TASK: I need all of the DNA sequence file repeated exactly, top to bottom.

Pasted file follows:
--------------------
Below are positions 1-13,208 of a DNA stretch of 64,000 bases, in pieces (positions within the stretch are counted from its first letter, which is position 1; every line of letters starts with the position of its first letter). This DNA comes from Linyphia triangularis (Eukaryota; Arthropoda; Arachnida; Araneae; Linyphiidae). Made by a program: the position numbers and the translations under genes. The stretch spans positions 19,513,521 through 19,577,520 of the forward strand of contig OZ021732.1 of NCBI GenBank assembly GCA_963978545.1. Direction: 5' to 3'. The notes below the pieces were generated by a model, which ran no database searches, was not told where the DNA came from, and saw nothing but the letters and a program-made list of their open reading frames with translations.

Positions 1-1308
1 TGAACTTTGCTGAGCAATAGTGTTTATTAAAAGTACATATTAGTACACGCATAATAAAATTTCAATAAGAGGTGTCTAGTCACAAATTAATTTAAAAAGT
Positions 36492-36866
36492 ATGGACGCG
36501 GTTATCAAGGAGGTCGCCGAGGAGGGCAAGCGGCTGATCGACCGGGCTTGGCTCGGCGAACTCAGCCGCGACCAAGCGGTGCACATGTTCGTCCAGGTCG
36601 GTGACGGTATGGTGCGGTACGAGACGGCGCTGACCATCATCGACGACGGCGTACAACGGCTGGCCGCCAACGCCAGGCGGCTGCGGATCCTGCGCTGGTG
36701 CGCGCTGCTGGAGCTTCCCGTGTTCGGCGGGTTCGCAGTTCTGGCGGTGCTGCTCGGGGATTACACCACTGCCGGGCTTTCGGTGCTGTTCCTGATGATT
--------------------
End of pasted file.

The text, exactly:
Below are positions 1-13,208 of a DNA stretch of 64,000 bases, in pieces (positions within the stretch are counted from its first letter, which is position 1; every line of letters starts with the position of its first letter). This DNA comes from Linyphia triangularis (Eukaryota; Arthropoda; Arachnida; Araneae; Linyphiidae). Made by a program: the position numbers and the translations under genes. The stretch spans positions 19,513,521 through 19,577,520 of the forward strand of contig OZ021732.1 of NCBI GenBank assembly GCA_963978545.1. Direction: 5' to 3'. The notes below the pieces were generated by a model, which ran no database searches, was not told where the DNA came from, and saw nothing but the letters and a program-made list of their open reading frames with translations.

Positions 1-1308
1 TGAACTTTGCTGAGCAATAGTGTTTATTAAAAGTACATATTAGTACACGCATAATAAAATTTCAATAAGAGGTGTCTAGTCACAAATTAATTTAAAAAGT
Positions 36492-36866
36492 ATGGACGCG
36501 GTTATCAAGGAGGTCGCCGAGGAGGGCAAGCGGCTGATCGACCGGGCTTGGCTCGGCGAACTCAGCCGCGACCAAGCGGTGCACATGTTCGTCCAGGTCG
36601 GTGACGGTATGGTGCGGTACGAGACGGCGCTGACCATCATCGACGACGGCGTACAACGGCTGGCCGCCAACGCCAGGCGGCTGCGGATCCTGCGCTGGTG
36701 CGCGCTGCTGGAGCTTCCCGTGTTCGGCGGGTTCGCAGTTCTGGCGGTGCTGCTCGGGGATTACACCACTGCCGGGCTTTCGGTGCTGTTCCTGATGATT